“The Exhibit of the American Negro” was tucked away in a corner of the multinational Pavilion of Social Economy—an entirely different building than the one that housed the main United States national building of the Paris Exhibition. Nevertheless, the exhibit was a critical and popular success, receiving thousands of visitors as well as two Grand Prix and more than a dozen other prizes, including a special gold medal for Du Bois. According to the official Exposition report, “there was no better example of the Exposition idea that exhibits must be made attractive and interesting.”
(“Proof that all classes of the American population are valuable citizens”)
Coverage in the wider press, however, depended entirely on the publication’s demographic. In the US, the Black press reported on the exhibit extensively and enthusiastically, recognizing it as a milestone in the fight for equal rights. The Appeal, one of the most successful Black newspapers of the turn of the century, wrote in October of 1900 that “this is the first time in the history of exposition abroad that the Afro-American has ever taken so important and successful a part,” proving “that all classes of [the American] population are prosperous, progressive and valuable citizens.”
(“Du Bois explored a subject that white America just didn’t care about”)
On the other hand, the white press in the US completely ignored the exhibit. Jason Forrest, a design scholar and the editor-in-chief of data visualization journal Nightingale, writes that in studying Black Americans, “Du Bois simply explored a subject that white America just didn’t care about — especially at the dawn of the 20th century.”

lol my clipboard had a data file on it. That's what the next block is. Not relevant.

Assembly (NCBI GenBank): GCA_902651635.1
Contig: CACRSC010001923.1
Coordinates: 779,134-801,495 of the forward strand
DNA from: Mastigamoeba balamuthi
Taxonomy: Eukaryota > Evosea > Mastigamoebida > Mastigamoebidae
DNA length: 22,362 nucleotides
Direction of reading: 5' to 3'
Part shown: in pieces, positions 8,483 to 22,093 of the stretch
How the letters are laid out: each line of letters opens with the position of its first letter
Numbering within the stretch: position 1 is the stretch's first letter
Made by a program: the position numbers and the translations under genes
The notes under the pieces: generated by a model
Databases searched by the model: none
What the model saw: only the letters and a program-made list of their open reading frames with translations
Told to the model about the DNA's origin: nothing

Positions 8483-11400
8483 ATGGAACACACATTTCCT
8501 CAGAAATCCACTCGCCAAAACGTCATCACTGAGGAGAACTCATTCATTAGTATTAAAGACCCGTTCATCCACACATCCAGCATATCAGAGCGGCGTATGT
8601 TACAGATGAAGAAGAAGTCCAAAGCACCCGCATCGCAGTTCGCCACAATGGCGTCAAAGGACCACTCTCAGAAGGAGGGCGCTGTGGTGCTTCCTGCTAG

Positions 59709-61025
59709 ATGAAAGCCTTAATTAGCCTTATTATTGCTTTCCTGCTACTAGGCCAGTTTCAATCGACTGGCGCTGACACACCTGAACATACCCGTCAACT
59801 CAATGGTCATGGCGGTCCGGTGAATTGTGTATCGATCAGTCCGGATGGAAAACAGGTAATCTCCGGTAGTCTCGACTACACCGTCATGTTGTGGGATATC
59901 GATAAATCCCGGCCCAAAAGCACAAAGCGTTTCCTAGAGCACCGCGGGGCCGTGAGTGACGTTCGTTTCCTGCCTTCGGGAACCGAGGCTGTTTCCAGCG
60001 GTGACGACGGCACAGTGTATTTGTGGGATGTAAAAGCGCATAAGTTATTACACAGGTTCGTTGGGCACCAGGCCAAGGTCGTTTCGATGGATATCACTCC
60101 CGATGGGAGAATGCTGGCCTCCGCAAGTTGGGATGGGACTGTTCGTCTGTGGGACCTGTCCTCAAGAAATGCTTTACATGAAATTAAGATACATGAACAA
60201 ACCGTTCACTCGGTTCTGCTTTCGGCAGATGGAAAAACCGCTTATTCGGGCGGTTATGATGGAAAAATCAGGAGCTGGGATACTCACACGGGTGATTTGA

(“The scholar denied”)
But it wasn’t just the press that ignored Du Bois’ work — his own colleagues did too. Despite being a founding father of American sociology — leading cutting-edge empirical research decades ahead of his counterparts at the Chicago school of sociology — his contributions to his field have never been properly recognized. Renowned sociologist and scholar Aldon Morris, who wrote The Scholar Denied, an intricately researched book on Du Bois’ academic legacy, has said that through his methodology, his field work and his visionary theory of the self, “Du Bois was the first sociologist to articulate the agency of the oppressed.”
(“These were bold Black nationalist sentiments”)
In 2018, the W.E.B. Du Bois Center at the University of Massachusetts, Amherst, and Princeton Architectural Press published Data Portraits: Visualizing Black America. The book collected all of Du Bois’ infographics together for the first time alongside academic essays and rich captions for each chart, graph and map by noted contemporary scholars. In her essay “The Cartography of W.E.B. Du Bois’s Color Line,” architect and scholar Mabel O. Wilson notes the self-examination and self-determination inherent to the exhibit. “These were bold Black nationalist sentiments,” she writes. “The Black consciousness of a people who understood themselves in a particular time and place strongly refuted the notion that the African had no history, no civilization, and hence no culture.”
Chapter Seven Influences
Discover Du Bois' place in the history.